If you’re a member of even a single photography group on Facebook, you’ll inevitably see someone asking where to get photography contracts from on a fairly regular basis. If you belong to multiple photography groups, it’s a question you see pop up several times a week. With everyone asking this question, it seems like photography contracts are difficult to find but is that really the case?
It’s important to take a moment to note that I’m not a legal expert – this blog has been created to share my personal thoughts and feelings on the matter with my readers.
Whether you’re looking for a model release form, a portrait photography contract, a wedding photography contract example or a second shooter contract, the first thing you truly need to consider is establishing a relationship with a lawyer.
Lawyers often have standard contracts that they draw from, based on your industry, and will help you personalize them with any additions you may feel you need for your business. Prior to setting a meeting with your lawyer, do some research online and take a look at some of the millions of articles that already exist that detail critical points to have in a contract and peruse some of the sample contracts you can already find online. This is where you need to do your research; take me up on some of the best business advice for new photographers that I’ve ever given out. Everyone’s business is unique and what you feel may be important, others may not.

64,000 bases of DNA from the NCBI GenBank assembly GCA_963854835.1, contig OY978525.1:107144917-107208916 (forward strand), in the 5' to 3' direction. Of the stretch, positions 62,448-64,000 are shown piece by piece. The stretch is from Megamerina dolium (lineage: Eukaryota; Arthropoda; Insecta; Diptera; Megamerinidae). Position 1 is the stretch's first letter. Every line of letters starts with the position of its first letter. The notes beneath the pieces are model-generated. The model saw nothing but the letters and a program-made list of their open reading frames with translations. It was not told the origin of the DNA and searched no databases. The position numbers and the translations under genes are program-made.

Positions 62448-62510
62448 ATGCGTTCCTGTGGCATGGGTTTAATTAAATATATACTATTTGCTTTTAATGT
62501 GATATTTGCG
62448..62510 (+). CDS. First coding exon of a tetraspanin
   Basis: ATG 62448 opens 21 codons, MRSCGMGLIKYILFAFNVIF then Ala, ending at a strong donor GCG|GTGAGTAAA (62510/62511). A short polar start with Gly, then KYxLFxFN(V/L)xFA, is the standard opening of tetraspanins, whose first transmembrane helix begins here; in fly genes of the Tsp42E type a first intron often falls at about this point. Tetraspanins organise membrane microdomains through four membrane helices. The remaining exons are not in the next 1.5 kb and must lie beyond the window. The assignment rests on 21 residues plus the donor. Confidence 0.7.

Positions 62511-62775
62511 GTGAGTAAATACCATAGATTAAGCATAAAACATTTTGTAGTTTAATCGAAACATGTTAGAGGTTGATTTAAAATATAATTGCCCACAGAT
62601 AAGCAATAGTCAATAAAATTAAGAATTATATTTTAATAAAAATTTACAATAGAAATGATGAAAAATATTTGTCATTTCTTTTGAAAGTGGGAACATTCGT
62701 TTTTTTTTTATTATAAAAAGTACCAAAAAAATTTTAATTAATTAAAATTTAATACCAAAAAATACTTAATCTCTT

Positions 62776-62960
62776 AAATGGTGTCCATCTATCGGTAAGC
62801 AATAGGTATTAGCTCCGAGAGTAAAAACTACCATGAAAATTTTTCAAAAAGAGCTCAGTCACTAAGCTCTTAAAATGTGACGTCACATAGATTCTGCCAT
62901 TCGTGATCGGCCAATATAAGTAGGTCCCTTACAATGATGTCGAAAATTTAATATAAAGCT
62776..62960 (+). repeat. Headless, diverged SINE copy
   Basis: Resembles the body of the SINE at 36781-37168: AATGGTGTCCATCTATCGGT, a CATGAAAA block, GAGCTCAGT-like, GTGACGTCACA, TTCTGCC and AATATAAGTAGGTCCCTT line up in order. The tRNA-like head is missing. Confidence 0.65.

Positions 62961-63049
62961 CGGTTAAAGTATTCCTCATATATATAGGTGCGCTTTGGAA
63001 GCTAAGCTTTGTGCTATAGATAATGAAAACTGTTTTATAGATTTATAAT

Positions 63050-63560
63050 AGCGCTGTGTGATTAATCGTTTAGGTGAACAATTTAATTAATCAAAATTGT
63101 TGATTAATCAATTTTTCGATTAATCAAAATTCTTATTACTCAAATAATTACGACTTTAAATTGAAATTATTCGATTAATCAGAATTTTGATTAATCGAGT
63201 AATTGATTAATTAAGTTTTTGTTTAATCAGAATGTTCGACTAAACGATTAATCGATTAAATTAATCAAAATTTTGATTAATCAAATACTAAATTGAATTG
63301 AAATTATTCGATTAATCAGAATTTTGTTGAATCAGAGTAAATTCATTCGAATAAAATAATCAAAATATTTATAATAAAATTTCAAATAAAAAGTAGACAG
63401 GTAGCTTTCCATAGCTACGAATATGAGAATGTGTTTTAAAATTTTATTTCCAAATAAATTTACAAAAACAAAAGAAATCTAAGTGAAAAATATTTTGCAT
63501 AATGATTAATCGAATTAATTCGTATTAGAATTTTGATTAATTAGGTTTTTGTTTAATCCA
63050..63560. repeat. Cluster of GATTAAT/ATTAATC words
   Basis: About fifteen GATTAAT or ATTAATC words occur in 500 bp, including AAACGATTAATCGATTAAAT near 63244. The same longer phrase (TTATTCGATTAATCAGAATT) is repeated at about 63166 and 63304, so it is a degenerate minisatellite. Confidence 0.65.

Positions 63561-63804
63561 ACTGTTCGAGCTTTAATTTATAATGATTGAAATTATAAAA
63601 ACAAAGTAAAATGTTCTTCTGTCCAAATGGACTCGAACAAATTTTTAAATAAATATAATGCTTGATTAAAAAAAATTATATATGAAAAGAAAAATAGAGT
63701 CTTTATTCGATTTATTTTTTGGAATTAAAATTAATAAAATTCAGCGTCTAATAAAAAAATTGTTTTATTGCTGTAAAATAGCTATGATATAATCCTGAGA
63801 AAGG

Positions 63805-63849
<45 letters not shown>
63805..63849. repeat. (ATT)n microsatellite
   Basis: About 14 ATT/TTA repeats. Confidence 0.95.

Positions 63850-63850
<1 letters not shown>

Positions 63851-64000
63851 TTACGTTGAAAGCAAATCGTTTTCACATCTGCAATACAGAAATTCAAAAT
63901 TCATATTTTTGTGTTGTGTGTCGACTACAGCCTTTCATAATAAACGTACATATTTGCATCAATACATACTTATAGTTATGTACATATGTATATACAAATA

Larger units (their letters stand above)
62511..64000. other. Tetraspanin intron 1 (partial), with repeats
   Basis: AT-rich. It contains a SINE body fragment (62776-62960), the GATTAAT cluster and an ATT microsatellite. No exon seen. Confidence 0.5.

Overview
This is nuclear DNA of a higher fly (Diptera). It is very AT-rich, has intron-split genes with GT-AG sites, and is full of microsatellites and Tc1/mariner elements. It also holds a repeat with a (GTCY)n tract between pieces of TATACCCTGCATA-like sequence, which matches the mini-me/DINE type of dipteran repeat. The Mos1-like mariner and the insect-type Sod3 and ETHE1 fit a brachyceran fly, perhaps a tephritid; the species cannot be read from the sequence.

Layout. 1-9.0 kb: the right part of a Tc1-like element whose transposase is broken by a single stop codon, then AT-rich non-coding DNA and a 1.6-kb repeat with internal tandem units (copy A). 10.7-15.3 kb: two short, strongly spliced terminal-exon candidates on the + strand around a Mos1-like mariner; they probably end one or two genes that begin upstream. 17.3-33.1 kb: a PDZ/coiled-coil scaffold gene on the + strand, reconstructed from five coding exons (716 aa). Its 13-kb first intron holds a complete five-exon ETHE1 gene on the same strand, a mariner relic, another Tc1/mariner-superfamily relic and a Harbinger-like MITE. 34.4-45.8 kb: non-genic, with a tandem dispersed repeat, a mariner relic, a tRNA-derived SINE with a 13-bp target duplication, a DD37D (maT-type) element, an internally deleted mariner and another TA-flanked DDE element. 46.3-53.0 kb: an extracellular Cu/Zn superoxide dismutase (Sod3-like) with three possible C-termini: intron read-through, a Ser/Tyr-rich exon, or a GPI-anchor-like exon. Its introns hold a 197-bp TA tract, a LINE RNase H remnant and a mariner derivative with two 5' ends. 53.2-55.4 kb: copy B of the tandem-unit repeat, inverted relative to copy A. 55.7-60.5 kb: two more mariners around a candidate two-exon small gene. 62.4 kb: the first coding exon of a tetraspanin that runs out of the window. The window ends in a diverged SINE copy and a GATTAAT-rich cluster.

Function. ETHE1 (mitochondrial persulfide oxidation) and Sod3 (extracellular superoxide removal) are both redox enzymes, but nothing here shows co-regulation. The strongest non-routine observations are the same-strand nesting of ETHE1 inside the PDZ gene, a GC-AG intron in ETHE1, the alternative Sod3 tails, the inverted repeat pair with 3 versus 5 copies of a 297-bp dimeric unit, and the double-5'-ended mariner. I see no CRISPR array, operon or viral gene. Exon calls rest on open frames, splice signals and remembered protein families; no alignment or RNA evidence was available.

Once you have your list of concerns that you feel you want to add into your contract, your lawyer will help draft it for you with all the proper legal jargon that will be oh-so-important if there’s ever a discrepancy that brings you to court.
There are so many dangers in drafting your own contract; primarily, you may be omitting important sections that you didn’t even know should be in there. Obtaining a sample contract from fellow photographers in Facebook groups isn’t going to guarantee you that they themselves haven’t accidentally omitted an important key point. And… let’s be honest – the samples you get online will be riddled with more holes than a chunk of Swiss cheese. The only people willing to share a contract online are those who probably pieced theirs together on their own. Those who have paid good money to have a contract properly drafted will be happy to provide you with tips or guidance, but never with the full document and out of respect for their investment, you shouldn’t expect it.
Just as we take to our own blogs to time after time create articles about the advantages of hiring a professional photographer, we also need to step back and listen to our own advice sometimes. Let the professionals do their job – instead of asking colleagues for samples of their contracts, ask them for recommendations for small business lawyers. While it’s understandable to be frugal in the early stages of your business, it’s important to invest into yourself and put your hard earned money into areas that will ultimately be for your own good – like your contracts.